Power lines have different characteristics than other renewable energy infrastructures; they usually cover long stretched-out areas. Additionally, power lines affect nearby living residents, making them bear visual, economic and potential health burdens, without the feeling of being fairly compensated.

Further research is needed to find better ways to take into account the expectations and worries of affected citizens and to develop participatory practices that are considered appropriated from multiple perspectives: not only technical and economic, but also environmental and social.

  • What is working with the constellation of INSPIRE-Grid partners like and how does it affect your activities?

Working in a very diverse multi-disciplinary context like INSPIRE-Grid is very enriching, but it also entails several challenges. Having a broad variety of perspectives on participation among partners provides rich potential in carrying out our research and contributes to broader validity of our research results. However, such diversity can be problematic, especially at the beginning of a project, when partners had different logical thinking processes, working ethics and procedures. It has been challenging to combine these perspectives, but it enabled us to enjoy a powerful network of knowledge, especially through the presence of TSOs in the project. This made it possible, for example, to collect data quicker and directly, thanks to their ‘insider’ perspectives, enabling a dynamic mutual learning process.

  • What are some first insights that you have gained in the project so far and what other results can we expect from your research?

From a stakeholder engagement perspective, our preliminary results identify some blind spots of current planning processes. These shortcomings are mostly in the form of non-transparent decision-making mechanisms; it is still unclear how stakeholders’ perspectives are being weighed and taken into account. Additionally, considering the necessity of early stakeholder involvement, a transparent discussion on the needs for grids is not yet happening.

In the consequent work packages, these shortcomings will be addressed mainly through rationalization methods like multi-criteria-analyses. Additionally, possible ways for stakeholders to understand and discuss the needs for grids will be formulated to provide TSOs with appropriated tools to face future issues related to power lines within society.

The interview was conducted with Anthony Patt, Anna Scolobig and Leonhard Späth.

 Patt-photo Anthony Patt is professor of the Human-Environment Systems group at ETH Zurich, the Swiss Federal Institute of Technology. His training is in public policy and he has conducted extensive research on how appropriate practices for communicating risk, uncertainty, and probabilistic information can be incorporated into policies and programs.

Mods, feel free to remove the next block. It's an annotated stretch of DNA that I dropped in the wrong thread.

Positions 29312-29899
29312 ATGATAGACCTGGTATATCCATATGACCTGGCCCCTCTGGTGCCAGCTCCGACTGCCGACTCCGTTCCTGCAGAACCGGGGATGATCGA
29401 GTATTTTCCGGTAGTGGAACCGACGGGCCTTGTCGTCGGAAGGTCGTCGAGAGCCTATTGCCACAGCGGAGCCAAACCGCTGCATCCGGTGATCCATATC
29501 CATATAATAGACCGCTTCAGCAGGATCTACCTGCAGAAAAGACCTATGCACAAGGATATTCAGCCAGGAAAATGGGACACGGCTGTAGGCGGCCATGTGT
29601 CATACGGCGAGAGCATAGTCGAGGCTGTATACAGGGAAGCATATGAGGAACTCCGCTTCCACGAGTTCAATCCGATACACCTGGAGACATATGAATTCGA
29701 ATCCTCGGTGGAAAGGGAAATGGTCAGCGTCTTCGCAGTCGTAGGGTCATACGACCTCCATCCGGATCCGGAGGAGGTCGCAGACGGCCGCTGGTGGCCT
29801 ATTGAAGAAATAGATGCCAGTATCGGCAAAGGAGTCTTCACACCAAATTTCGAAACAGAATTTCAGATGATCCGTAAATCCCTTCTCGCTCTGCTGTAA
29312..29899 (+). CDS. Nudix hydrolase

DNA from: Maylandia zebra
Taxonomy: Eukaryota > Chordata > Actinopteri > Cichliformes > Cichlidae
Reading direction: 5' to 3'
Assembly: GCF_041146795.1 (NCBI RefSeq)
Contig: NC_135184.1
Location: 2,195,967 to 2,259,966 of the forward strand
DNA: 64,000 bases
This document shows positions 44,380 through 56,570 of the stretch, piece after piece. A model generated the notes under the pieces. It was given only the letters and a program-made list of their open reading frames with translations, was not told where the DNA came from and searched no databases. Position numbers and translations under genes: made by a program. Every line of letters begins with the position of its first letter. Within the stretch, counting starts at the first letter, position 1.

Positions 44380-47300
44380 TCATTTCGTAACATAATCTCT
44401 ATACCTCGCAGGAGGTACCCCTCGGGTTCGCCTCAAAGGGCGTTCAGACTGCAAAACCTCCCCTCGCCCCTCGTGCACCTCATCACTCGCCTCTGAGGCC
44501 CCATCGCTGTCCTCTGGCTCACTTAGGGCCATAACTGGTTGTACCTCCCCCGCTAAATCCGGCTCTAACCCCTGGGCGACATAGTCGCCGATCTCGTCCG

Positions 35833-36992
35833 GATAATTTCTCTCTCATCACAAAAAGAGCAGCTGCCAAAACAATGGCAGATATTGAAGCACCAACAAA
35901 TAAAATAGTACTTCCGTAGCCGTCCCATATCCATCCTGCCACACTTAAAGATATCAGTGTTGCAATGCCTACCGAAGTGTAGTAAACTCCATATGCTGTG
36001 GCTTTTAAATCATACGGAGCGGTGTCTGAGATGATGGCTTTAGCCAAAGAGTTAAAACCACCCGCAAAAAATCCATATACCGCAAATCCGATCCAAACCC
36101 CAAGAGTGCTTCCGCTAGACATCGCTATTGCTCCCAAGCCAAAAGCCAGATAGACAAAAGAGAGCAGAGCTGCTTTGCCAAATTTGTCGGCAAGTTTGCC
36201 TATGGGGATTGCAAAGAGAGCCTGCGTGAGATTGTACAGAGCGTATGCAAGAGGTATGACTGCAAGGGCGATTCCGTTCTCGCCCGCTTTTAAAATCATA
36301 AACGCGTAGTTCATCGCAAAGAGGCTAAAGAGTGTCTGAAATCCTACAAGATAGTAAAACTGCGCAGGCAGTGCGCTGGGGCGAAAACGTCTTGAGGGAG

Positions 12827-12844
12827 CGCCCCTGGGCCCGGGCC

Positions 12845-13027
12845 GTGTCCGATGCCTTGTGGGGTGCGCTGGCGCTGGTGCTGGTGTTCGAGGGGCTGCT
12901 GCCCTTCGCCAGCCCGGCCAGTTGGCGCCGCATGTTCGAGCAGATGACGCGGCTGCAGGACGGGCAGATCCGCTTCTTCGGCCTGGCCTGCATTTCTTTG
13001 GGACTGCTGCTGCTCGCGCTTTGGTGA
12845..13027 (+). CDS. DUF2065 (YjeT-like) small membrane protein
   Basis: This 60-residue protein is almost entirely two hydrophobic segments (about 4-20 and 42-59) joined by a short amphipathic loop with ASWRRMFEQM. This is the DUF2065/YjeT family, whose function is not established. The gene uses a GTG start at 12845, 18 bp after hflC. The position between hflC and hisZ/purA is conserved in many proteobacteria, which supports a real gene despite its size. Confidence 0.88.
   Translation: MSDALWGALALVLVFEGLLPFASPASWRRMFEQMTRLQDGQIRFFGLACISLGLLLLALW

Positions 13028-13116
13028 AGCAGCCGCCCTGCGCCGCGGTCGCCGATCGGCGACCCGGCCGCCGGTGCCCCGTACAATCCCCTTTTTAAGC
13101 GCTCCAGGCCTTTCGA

Scolobig-photo Anna Scolobig is a senior researcher in the Human-Environment Systems group at ETH Zurich. Her main research interests include social dimensions of environmental change, risk communication, governance and the use of science for policy-making. She has been involved in several research projects supported by the EU Sixth and Seventh Framework Programme where she has performed extensive fieldwork on participatory processes.
 Spaeth-photo Leonhard Späth joined the Human-Environment Systems group at ETH Zürich in November 2013 as a research assistant and PhD student. He focuses on the acceptance of high-voltage power lines through stakeholder participation. He holds a master’s degree in environmental studies and sustainability science, with a master thesis focusing on citizens’ opposition to electricity-saving measures.

2. A “short introduction to research on public participation”

In the past decade, participatory processes have become increasingly important due to both a needed response to a perceived crisis of representative democracy and a new way of dealing with public distrust and opposition. Conflicts sometimes arise in the case of large infrastructure projects, including grid development and power lines. This is one of the topics INSPIRE-Grid researchers are dealing with.

In participatory processes, stakeholder groups from the public and private sector (citizens, public administrators, experts, etc.) meet to address issues of common interest. They exchange information, discuss their interests and values, as well as their views on the problems and the possible solutions. The scale of the issues ranges from national water, gene or nanotechnology policies, to localized issues such as the location of a waste repository or wind turbines, etc.

New theories and practices for participation developed in parallel in the last decades. A growing number of scholars, from political scientists to philosophers, sociologists, and policy analysts are interested in the topic and have emphasized the benefits and limits of participation. For example, increased engagement can lead to new problem-solving options, add to the credibility and legitimation of projects, institutions and policy programs, or contribute to raising public awareness and support for decisions. If properly understood and applied, participation implies more democratic decision-making processes, greater social cohesion, improved policy quality and effectiveness, and in some cases, even conflict resolution.

On the contrary, if managed improperly, participatory processes may lead to the opposite e.g. they may stabilize existing power distributions, slow decision making processes, foster conflicts and immobilize institutions. A number of methodological issues are still under debate, such as how to legitimize the processes in a broader policy arena, choose the appropriate methods and tools, communicate complex scientific information and share knowledge among different stakeholders, reach a compromise on the final decision and so on. Moreover public participation has reached (more or less successful) different results in different sectors.